We're now basically 95% of their data center.
Consider how important you are to your vendor and leverage your position to negotiate better deal.
The Garland Building is supposed to be an excellent place for data centers. There are more than a dozen in the building. Companies like iPowerWeb, Media Temple, BroadSpire, and even MySpace (now the most popular website in the whole US!) are in there.
Do your own due diligence even if you think vendor passed the due diligence by a larger well known company. Their failure may be critical to your business and a drop in the bucket for these "other"” companies. It is not uncommon for vendors to offer sweet deals to attract high profile companies.
Around last June though, the building informed all its data center tenants that they had essentially run out of power!
Don'’t wait for other shoe to fall before taking actions. Be paranoid.
After months of searching and negotiating with Alchemy, we still had to get Switch and Data to allow us to put a cross-connect in from their data center over to their competitors down the hall.
Finding an alternate data center down the hall may seem quick and easy fix to existing power problem. But such short-sighted and point solutions fail to address other lingering issues such as Disaster Recovery / Business Continuity. I guess the company plan is to wait until problem occurs before addressing them.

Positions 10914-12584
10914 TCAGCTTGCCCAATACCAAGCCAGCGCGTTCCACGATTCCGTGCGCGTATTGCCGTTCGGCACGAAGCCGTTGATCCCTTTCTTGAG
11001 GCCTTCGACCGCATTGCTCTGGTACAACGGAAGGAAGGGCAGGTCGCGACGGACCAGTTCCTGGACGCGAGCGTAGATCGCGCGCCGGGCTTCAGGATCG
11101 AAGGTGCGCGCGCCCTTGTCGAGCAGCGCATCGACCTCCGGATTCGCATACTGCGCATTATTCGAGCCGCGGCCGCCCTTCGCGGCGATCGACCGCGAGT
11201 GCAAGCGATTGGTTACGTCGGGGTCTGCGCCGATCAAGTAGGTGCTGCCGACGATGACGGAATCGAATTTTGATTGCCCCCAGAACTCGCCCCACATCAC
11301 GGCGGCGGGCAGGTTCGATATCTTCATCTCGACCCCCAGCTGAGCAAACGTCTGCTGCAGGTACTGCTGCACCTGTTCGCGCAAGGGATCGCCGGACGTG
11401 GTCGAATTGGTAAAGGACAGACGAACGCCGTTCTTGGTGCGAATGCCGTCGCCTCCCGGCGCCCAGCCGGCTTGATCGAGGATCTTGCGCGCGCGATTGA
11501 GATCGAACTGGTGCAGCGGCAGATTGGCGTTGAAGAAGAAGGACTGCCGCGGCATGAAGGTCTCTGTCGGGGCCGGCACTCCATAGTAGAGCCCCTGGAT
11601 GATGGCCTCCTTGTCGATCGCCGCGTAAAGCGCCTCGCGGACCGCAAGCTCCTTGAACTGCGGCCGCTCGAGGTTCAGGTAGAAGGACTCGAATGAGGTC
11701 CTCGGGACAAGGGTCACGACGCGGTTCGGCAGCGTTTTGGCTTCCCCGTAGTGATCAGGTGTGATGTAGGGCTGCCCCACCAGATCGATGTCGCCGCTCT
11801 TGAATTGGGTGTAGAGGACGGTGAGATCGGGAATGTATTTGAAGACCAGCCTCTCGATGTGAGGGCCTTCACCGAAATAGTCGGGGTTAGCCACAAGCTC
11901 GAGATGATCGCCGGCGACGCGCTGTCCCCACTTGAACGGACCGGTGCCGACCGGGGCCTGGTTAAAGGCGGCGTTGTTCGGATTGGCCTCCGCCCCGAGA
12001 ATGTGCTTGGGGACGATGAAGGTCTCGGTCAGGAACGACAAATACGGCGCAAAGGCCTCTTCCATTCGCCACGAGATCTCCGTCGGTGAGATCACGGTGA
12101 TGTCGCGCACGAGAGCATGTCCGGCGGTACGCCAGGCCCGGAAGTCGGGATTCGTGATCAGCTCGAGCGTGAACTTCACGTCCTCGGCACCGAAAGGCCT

No incumbent makes competitor entry easy and painless. Get specific deliverables when you have the leverage. Be prepared to work alone and have a Plan B considering total non-cooperation from vendor.

Wednesday, August 09, 2006

Data Center Energy Consumption and Heat Generation

This morning, I read interesting news about LBNL, Sun and others demonstrating DC power distribution in data center as a way to reduce power consumption and heat generation (See, Engineers: DC Power Saves Data Center Dough). Six months ago, I did come across few data center people interested in ways to reduce power and space requirements and decrease heat generation (See, Happy New Year & Food for Your Brain).

It looks like technology industry has been making some efforts in this area. DC power sounds an interesting alternative. I wonder what are the drawbacks of using 380-volt DC power instead of AC. The eWEEK article focuses on the good side only. I am sure there is bad side to it too. Aren't there reasons for preference of AC over DC in power distribution? Can't recall exact details but something to do with distribution losses.